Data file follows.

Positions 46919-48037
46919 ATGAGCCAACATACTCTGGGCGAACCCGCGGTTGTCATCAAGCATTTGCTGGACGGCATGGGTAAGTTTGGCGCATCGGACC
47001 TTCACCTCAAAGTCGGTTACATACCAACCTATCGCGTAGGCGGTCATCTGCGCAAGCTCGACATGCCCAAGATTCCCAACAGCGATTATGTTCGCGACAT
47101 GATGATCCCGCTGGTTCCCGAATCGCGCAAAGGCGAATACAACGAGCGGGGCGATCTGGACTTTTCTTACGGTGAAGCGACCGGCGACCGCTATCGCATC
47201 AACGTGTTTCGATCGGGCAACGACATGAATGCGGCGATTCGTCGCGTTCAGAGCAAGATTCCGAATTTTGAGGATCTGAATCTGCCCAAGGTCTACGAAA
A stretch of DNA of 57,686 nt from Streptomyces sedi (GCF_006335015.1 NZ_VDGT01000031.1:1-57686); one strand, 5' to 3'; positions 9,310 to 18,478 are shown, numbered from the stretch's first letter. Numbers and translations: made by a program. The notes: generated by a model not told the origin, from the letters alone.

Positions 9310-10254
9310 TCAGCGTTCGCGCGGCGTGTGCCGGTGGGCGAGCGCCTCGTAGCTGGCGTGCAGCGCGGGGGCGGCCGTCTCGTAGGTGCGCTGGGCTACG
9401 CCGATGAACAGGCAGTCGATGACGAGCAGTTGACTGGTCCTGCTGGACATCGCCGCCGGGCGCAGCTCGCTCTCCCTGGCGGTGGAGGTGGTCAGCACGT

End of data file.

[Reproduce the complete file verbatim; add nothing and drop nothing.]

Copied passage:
Positions 46919-48037
46919 ATGAGCCAACATACTCTGGGCGAACCCGCGGTTGTCATCAAGCATTTGCTGGACGGCATGGGTAAGTTTGGCGCATCGGACC
47001 TTCACCTCAAAGTCGGTTACATACCAACCTATCGCGTAGGCGGTCATCTGCGCAAGCTCGACATGCCCAAGATTCCCAACAGCGATTATGTTCGCGACAT
47101 GATGATCCCGCTGGTTCCCGAATCGCGCAAAGGCGAATACAACGAGCGGGGCGATCTGGACTTTTCTTACGGTGAAGCGACCGGCGACCGCTATCGCATC
47201 AACGTGTTTCGATCGGGCAACGACATGAATGCGGCGATTCGTCGCGTTCAGAGCAAGATTCCGAATTTTGAGGATCTGAATCTGCCCAAGGTCTACGAAA
A stretch of DNA of 57,686 nt from Streptomyces sedi (GCF_006335015.1 NZ_VDGT01000031.1:1-57686); one strand, 5' to 3'; positions 9,310 to 18,478 are shown, numbered from the stretch's first letter. Numbers and translations: made by a program. The notes: generated by a model not told the origin, from the letters alone.

Positions 9310-10254
9310 TCAGCGTTCGCGCGGCGTGTGCCGGTGGGCGAGCGCCTCGTAGCTGGCGTGCAGCGCGGGGGCGGCCGTCTCGTAGGTGCGCTGGGCTACG
9401 CCGATGAACAGGCAGTCGATGACGAGCAGTTGACTGGTCCTGCTGGACATCGCCGCCGGGCGCAGCTCGCTCTCCCTGGCGGTGGAGGTGGTCAGCACGT